Emerging-Market Decline Leads to 5 1/2-Year Low on FedYe Xie
It’s back. The rout that gripped emerging-market currencies last year is now sending exchange rates to their weakest levels since 2009.
An index of 20 major developing-nation exchange rates fell today to a 5 1/2-year low. Options betting on a drop in the “fragile five,” or those currencies vulnerable to capital flight such as South Africa’s rand and Turkey’s lira, cost the most in seven months.
As recently as July, developing-nation currencies were enjoying a renaissance, flirting with their highest levels of the year, amid the outlook for stronger economies. Now, that optimism is waning on concern the potential for higher interest rates in the U.S. will curb demand for assets in countries generally considered riskier just as the outlook for growth worldwide dims.
“Foreign exchange is the best antenna for picking up signals, reflecting emerging markets’ troubles and transmitting those to other asset classes,” Bhanu Baweja, the head of emerging-market cross-asset strategy at UBS AG in London, said by phone Sept. 12. “The market is concerned about U.S. rates rising. The fragiles will get hurt.”
U.S. Federal Reserve today maintained a commitment to keep interest rates near zero for a “considerable time” after asset purchases are completed, while raising their rate forecast for 2015. The Organization for Economic Cooperation and Development trimmed its growth forecasts on Sept. 15 for the biggest developed economies in the face of increasing geopolitical risks and subdued European inflation.
Twenty-three out of the 24 emerging-market currencies tracked by Bloomberg have weakened versus the dollar this month, led by a 4.6 percent drop in Brazil’s real. Morgan Stanley coined the term “fragile five” in August 2013 to describe Brazil, South Africa, Turkey, Indonesia and India, which are particularly reliant on foreign investment to fund current-account deficits.
Bloomberg’s currencies index fell to 88.86 at 4:14 p.m. in New York, the lowest since April 2009. The measure suffered its worst start to a year since 2009 in January, prompting banks from Morgan Stanley to UBS to draw parallels with the Asian crisis of the 1990s.
The gauge is down 3.3 percent this year, extending the 7.1 percent drop in 2013, when the Fed said it would taper its $85 billion of monthly bond purchases. With that program due to end next month, investors are turning their attention to rates.
Futures indicate a 78 percent chance of an increase in the target Fed funds rate by the central bank’s September 2015 meeting. Fed officials raised their median estimate for the federal funds rate at the end of 2015 to 1.375 percent, compared with 1.125 percent in June.
Five-year developing-nation bonds yield an average of 4.88 percentage points more than similar maturity U.S. Treasuries, near the least since June 2013, data compiled by Bloomberg show.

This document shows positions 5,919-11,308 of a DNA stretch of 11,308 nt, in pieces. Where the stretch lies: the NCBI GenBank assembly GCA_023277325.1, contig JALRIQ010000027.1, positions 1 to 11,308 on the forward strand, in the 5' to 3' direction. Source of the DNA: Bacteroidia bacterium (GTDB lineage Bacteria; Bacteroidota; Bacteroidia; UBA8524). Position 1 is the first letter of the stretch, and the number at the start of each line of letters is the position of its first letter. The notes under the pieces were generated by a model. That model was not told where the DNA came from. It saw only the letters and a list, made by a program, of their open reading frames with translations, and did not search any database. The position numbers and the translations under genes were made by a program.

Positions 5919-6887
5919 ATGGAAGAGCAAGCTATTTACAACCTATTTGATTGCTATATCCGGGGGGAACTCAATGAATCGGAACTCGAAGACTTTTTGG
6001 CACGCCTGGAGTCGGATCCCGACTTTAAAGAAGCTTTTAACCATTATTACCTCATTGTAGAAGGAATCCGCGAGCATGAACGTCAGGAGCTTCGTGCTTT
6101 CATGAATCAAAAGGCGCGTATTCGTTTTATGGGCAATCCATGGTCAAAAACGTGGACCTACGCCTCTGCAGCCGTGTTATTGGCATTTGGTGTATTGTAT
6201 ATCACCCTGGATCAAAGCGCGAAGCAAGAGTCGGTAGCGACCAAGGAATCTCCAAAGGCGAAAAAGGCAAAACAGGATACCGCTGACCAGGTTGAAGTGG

A signal for higher borrowing costs would “definitely hurt” emerging-market currencies “because of the lower rate differential, which is a key factor” for investors, Roland Gabert of DWS Investment GmbH, which manages $1.3 trillion from Frankfurt, said by e-mail on Sept. 15.
JPMorgan Asset Management, which manages $1.7 trillion, sees the declines as an opportunity to buy certain developing-nation currencies, even as an increase in volatility from a record two months ago makes them riskier.
“There’s no reason why the Fed should spook the market,” Pierre-Yves Bareau, JPMorgan Assets’ head of emerging-market debt, said by phone on Sept. 15. “We’re clearly cautious, but if we see further weakness, we’d consider some currencies a buy.”
Morgan Stanley isn’t as optimistic, predicting “a day of reckoning” for developing currencies, economists Manoj Pradhan and Patryk Drozdzik wrote in a report on Sept. 15. While India has improved its current-account position, Brazil, South Africa and Turkey haven’t done enough and remain at risk, they wrote.
Brazil fell into recession in the first half of the year, while Russia is struggling with U.S. and European Union sanctions for its involvement in the Ukraine conflict. Official data yesterday showed that foreign-direct investment to China, which buys everything from Brazil’s iron ore to South Africa’s copper, unexpectedly declined in August from a year earlier.
China is injecting 500 billion yuan ($81 billion) into the nation’s largest banks, according to a government official familiar with the matter.
The People’s Bank of China will funnel 100 billion yuan each to the five biggest banks for a three-month period, said the official, who asked not to be identified because the measure hasn’t been formally announced.
U.S.-based investors have pulled $4.7 million from exchange-traded funds specializing in emerging-market currencies over the past month, extending outflows this year to $81 million, or 45 percent of assets, data compiled by Bloomberg show. The rout is yet to contaminate bonds and stocks, with those funds seeing inflows of $1.9 billion since Aug. 16.
The premium on one-month options giving the right to sell the fragile five currencies over contracts allowing for a purchase widened to an average 2.1 percentage points yesterday, data compiled by Bloomberg show. That’s the most since February and up from a low for the year of 1.16 in May.
“Emerging markets have deteriorated,” Stephen Jen, the managing partner at SLJ Macro Partners LLP and a former International Monetary Fund economist, said by phone from London on Sept. 11. “The Fed is diverging from the rest of the world. Emerging markets will likely weaken further.”